Analysis of Demographic, Socioeconomic, and Regional Difference in TDOT Customer Satisfactions Survey
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Analysis of Demographic, Socioeconomic, and Regional Difference in TDOT Customer Satisfactions Survey

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  • English

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      Final Report
    • Abstract:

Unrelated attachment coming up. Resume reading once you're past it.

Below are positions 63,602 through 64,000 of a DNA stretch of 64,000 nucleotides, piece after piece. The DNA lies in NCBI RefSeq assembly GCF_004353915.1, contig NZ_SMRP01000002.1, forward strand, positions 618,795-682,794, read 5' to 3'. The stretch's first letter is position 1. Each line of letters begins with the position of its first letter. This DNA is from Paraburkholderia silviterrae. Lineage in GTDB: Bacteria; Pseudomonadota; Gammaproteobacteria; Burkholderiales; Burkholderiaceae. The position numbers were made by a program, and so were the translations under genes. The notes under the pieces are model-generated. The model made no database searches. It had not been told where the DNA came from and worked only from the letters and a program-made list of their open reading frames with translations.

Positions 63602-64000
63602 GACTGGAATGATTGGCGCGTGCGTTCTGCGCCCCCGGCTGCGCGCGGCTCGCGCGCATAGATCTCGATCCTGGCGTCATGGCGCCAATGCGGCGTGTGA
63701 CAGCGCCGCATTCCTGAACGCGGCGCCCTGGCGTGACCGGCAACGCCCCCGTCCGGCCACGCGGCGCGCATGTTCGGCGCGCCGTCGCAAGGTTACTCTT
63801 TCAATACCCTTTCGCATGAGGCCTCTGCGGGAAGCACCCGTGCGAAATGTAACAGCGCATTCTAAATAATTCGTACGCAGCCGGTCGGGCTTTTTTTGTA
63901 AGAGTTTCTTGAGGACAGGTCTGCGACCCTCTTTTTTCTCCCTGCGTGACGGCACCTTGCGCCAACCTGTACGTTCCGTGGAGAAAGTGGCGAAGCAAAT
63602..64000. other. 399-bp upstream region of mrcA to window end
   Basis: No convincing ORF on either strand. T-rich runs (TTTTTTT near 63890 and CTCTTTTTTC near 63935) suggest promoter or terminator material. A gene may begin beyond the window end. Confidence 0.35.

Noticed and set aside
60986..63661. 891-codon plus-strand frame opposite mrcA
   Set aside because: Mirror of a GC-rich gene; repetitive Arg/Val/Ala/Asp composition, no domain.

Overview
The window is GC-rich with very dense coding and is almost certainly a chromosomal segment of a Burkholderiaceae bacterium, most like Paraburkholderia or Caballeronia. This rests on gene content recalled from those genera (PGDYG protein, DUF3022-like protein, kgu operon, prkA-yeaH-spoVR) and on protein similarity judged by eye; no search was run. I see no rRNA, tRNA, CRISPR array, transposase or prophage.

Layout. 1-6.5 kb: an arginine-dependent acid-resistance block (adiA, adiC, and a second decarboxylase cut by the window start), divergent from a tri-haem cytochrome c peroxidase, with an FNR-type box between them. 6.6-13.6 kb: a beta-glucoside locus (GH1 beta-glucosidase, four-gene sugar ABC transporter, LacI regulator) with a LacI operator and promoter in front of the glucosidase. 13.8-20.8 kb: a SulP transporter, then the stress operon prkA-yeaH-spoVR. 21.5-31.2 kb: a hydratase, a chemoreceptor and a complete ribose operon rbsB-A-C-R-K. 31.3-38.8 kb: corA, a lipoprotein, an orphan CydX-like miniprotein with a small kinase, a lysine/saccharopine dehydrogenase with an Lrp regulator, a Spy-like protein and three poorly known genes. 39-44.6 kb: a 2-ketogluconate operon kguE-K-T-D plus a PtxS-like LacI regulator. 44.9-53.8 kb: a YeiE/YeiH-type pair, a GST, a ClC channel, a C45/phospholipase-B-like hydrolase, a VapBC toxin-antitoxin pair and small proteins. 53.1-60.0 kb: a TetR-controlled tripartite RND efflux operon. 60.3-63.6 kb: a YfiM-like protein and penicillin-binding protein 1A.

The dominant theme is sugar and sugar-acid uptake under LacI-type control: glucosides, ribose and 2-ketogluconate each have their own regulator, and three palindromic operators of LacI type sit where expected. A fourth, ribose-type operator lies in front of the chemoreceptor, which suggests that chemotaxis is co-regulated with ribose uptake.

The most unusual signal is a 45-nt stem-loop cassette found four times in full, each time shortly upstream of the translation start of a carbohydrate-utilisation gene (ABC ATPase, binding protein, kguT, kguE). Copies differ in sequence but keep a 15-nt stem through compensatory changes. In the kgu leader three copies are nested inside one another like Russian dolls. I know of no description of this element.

The Tennessee Department of Transportation (TDOT) has conducted three statewide residential customer surveys (2006, 2013, 2016) to aid in identifying and assessing satisfaction with transportation services. This research focused on demographic analysis of the Tennessee Department of Transportation’s previous residential survey data with the goals of: • Identifying significant differences in customer perceptions of TDOT services, both over time and between demographic groups; • Developing visualizations of spatial trends over time that identify and communicate important changes and possible connections to TDOT’s activities and investments; • Determining a best-practice approach for survey design and stakeholder engagement that will result in valuable information related to TDOT’s key areas of interest for future survey events; and • Creating a set of guidelines for future survey events that enhance the potential for information obtained to be integrated into TDOT’s decision-making process. To achieve these goals, a comprehensive analysis was conducted of the survey instruments themselves as well as response data. With each of the previous survey events, basic descriptive statistics, cross-tabular analysis of response frequencies for certain demographics, and presentation of spatial differences (by county or Super District) were provided by the contractor conducting the surveys and initial data analysis for TDOT. The current study extends this work to provide more in-depth analysis, examine differences between additional demographic groupings, and analyze trends over time. Additional spatial statistics as well as other advanced analyses are also examined for potential to enhance TDOT’s ability to extract information that is useful for strategic planning and decision-making. Finally, a comprehensive literature review and interviews of other Departments of Transportation (DOT) across the country were conducted to fully inform the development of the framework for action and recommendations for TDOT’s future survey events. Key findings from this study included that TDOT did well in keeping survey instruments consistent and in obtaining representative samples for analysis. TDOT also demonstrated significant innovation in commissioning a research study to examine the survey effort. The research determined that little variation was present in response data, which may be indicative of survey fatigue or lack of understanding of question topics. Public transportation related questions resulted in the lowest levels of satisfaction across all stakeholder types. In terms of temporal changes, ratings on interstate surface conditions declined over time across the board, urban residents indicated marked decline over time in satisfaction related to congestion questions, Region 3 had the most frequent statistically significant results for a decline in ratings over time related to congestion, and communication preferences have changed with print communication preference declining and increased preference for email and social media. When examining various stakeholder groups, differences were seen between counties of different economic statuses for congestion-oriented topics. Finally, a proof-of-concept study demonstrated the utility of Twitter data for extracting important factors influencing perceptions of transportation systems as well as indicating public sentiment. Recommendations resulting from this research include redesigning the survey to increase participation (particularly for diverse groups), adjusting the survey schedule to regular intervals to increase utility of longitudinal data, adapting practices to make a more frequent schedule feasible, and considering the most appropriate spatial distribution for the state for analysis purposes. The study also uncovered several innovative survey platforms that may create opportunities for TDOT for future survey activities, including platforms that allow participants to provide geolocations. Additionally, recommendations were developed to promote more continuous and robust conversations with Tennessee stakeholders, including development of a social media campaign designed to create a two-way conversation and to enhance data mining opportunities to inform future studies. It is expected that the results and recommendations of this study will promote more strategic and equitable investments by TDOT through a well-planned and executed survey design, data collection, and analyses process in the future.
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